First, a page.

Galway County

The name “Galway” derives from the Gaillimh river, which was named after the daughter of a chieftain who drowned in its waters. The city of Galway was founded in the 12th century by the Anglo-Norman de Burgo family, following their conquest of the area. However, it was the 14 tribes, or merchant families, who came to dominate Galway’s social, political, and economic life in the Middle Ages, earning the city the nickname “City of the Tribes.” The remains of this era, including the city walls and Lynch’s Castle, still stand today as testaments to Galway’s medieval prosperity.

Galway’s history is also marked by its education and religious heritage, with St. Nicholas’ Collegiate Church, founded in the 14th century, being one of the oldest functioning medieval churches in Ireland. The establishment of the National University of Ireland, Galway, in 1845, further solidified the county’s reputation as a center of education and culture.

The cultural fabric of County Galway is rich and varied, shaped by centuries of music, literature, dance, and language. Galway is renowned for its strong tradition of Irish music and dance, with the city and county hosting sessions and ceilidhs that keep the traditional arts alive. The Galway Arts Festival and the Cúirt International Festival of Literature celebrate contemporary culture, drawing artists, writers, and performers from all over the world.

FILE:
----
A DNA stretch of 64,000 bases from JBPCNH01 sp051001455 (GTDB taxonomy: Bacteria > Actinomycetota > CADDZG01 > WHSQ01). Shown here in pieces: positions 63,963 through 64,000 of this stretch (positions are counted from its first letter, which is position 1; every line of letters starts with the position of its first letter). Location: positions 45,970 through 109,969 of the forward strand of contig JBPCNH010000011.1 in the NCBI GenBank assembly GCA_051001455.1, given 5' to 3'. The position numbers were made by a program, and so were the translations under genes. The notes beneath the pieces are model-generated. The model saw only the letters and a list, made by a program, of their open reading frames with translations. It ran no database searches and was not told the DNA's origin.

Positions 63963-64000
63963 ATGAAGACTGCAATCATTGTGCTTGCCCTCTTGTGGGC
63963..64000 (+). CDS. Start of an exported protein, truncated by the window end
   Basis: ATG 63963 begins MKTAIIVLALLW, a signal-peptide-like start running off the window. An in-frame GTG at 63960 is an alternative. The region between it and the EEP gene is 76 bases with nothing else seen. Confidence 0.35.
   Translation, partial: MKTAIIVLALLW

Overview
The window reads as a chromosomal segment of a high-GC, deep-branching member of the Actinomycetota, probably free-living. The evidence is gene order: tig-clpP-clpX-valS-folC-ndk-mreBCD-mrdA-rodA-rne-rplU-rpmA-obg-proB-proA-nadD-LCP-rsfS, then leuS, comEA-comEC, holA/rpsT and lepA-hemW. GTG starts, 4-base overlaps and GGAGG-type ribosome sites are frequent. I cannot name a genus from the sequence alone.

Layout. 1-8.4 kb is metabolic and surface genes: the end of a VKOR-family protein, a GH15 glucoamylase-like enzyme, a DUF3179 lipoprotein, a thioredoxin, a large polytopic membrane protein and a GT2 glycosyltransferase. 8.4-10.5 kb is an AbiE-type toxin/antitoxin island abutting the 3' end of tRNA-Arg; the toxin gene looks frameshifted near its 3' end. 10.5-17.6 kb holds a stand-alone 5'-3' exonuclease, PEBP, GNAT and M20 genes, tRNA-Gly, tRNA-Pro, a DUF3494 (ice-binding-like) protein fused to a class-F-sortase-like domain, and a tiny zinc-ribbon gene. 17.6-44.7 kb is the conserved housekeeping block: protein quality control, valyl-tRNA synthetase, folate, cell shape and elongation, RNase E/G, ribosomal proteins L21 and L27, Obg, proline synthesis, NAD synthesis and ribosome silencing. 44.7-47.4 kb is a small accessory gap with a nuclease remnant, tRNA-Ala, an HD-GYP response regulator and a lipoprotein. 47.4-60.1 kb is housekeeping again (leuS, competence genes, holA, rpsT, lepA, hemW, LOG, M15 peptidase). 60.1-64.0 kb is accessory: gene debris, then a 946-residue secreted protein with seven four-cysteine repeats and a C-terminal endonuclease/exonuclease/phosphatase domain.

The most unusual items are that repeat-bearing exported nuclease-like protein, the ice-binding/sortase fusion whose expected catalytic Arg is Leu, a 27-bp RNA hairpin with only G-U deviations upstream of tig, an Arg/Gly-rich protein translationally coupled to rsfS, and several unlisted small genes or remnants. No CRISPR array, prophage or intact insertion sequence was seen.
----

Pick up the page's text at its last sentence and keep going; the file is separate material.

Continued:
Connemara, with its breathtaking scenery and strong Gaelic traditions, is the heartland of the Irish language in Galway, where the Gaeltacht (Irish-speaking regions) thrive. This area is a living museum of Gaelic culture, where the Irish language, music, and dance are part of daily life, preserving and promoting Ireland’s cultural heritage.

The Aran Islands, part of the Galway Gaeltacht, are particularly significant for their linguistic and cultural importance. The islands are home to some of the country’s most important archaeological sites, including Dún Aonghasa, a prehistoric fort that stands as a symbol of resilience and history.

County Galway’s culture is a celebration of its history, its natural beauty, and its people. It is a place where the past is always present, where traditions are cherished and continued, and where the spirit of Ireland’s west is embodied in every song, story, and dance.